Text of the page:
The Wild Animal Sanctuary comes to the rescue once again

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Three more animals were rescued by The Wild Animal Sanctuary, a rescue that required a 3,300-mile trip in less than four days.

The first animal rescued was Subira, a 12-year-old African lioness who was staying in Ontario, Canada after being confiscated from someone keeping her illegally as a pet. Zoocheck Canada, a Toronto-based animal welfare organization, first alerted TWAS of the situation after watching Subira for some time.

Because Subira would be allowed to roam free and interact with other lionesses at TWAS, Zoocheck Canada knew it was their only option. TWAS has 720 acres and six African Lion prides spread among their Colorado property. They are planning to add more in the future.

 TWAS is no amateur when it comes to rescuing lions. It was their third successful lion rescue this year alone. In February 2011 they rescued 25 from eight different circuses in Bolivia with the assistance of Animal Defenders International.

 After stopping in Canada, TWAS traveled to Ohio where two wolves were waiting. Both wolves were staying in a husky rescue center. The first, a young white Arctic Wolf named Fidget, was saved from a facility in which the owner suddenly died and left the animals to fend for themselves.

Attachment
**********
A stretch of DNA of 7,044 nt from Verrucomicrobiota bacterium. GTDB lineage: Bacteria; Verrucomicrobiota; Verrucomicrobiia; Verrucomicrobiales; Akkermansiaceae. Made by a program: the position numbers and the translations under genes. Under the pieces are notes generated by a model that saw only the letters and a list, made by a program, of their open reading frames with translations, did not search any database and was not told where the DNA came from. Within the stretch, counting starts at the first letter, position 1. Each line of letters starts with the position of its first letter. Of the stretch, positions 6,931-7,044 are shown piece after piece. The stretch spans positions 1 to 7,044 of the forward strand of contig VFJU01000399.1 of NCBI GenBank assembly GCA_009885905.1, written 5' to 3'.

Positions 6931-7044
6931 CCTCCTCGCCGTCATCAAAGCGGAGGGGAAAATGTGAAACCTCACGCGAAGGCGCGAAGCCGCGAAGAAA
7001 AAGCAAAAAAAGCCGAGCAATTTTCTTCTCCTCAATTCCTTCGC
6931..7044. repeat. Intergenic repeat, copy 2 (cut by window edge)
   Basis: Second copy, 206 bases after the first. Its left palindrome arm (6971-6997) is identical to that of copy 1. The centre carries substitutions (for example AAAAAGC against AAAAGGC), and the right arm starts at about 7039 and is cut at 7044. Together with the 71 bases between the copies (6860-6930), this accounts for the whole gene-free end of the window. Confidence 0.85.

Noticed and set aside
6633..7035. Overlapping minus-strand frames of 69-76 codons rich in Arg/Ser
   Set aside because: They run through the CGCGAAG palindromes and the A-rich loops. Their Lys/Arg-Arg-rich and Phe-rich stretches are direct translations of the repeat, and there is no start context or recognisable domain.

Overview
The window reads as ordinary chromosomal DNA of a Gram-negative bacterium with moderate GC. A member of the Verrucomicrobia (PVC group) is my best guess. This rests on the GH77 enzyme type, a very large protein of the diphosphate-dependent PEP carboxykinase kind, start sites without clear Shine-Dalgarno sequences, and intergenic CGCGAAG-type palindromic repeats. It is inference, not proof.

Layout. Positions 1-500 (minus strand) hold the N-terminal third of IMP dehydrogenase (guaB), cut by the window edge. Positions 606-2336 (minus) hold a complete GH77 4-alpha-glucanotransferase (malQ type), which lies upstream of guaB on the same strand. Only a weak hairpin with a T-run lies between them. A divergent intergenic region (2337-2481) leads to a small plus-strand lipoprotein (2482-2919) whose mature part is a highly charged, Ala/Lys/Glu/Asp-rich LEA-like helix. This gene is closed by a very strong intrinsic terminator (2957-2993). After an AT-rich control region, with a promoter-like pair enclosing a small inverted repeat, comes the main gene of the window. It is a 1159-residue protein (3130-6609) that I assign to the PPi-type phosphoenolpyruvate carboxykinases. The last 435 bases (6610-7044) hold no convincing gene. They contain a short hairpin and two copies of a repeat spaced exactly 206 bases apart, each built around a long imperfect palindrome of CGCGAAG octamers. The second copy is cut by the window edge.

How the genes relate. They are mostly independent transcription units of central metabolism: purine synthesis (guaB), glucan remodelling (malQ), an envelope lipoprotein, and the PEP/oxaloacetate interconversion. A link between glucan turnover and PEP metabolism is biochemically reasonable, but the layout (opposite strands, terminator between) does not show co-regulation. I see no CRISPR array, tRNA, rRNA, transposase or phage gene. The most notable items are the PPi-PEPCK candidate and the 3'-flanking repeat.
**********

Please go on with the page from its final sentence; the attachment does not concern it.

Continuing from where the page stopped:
Three Black Bears were already rescued by TWAS from the same facility and are now living in a sanctuary with other bears. Aztec, the second wolf, was confiscated from another illegal owner. The young Timber Wolf bonded with Fidget and the two are being allowed to stay together.

After living on the Sanctuary’s western end while they become accustomed to their new home, the wolves will be transported to a new location to join one of the existing wolf packs maintained by the sanctuary. It will be the wolves’ permanent home.

TWAS is unique in that it is one of the only facilities in the country with the means to transport large carnivores. Using vehicles complete with climate control and other features, the organization keeps many animals from suffering in unfit situations.

Both rescues were filmed by a National Geographic Crew and will be aired along with other international rescues in a three-part series. TWAS currently houses more almost 300 large carnivores, including lions, tigers, bears and wolves, among others. Located just 30 miles northeast of Denver, the Sanctuary is the oldest and largest carnivore sanctuary in existence. It was first opened in 1980.

Samantha Wood | @bostonu14 | Blog
Boston, MA Samantha is a journalism student at Boston University who hopes to pursue a career in the health magazine field. She is interested in both nutrition and cooking, especially vegan cooking. She became a vegan while in college and has remained that way ever since. She created a blog to document her efforts and it has become a collection of vegan recipes, restaurants and nutrition information. Samantha hopes to develop her photography skills as well so she can take appetizing photos of all her recipes. She loves chocolate (the vegan kind of course) and dogs, as well as California, where she hopes to live someday.

Photo credit: THE WILD ANIMAL SANCTUARY

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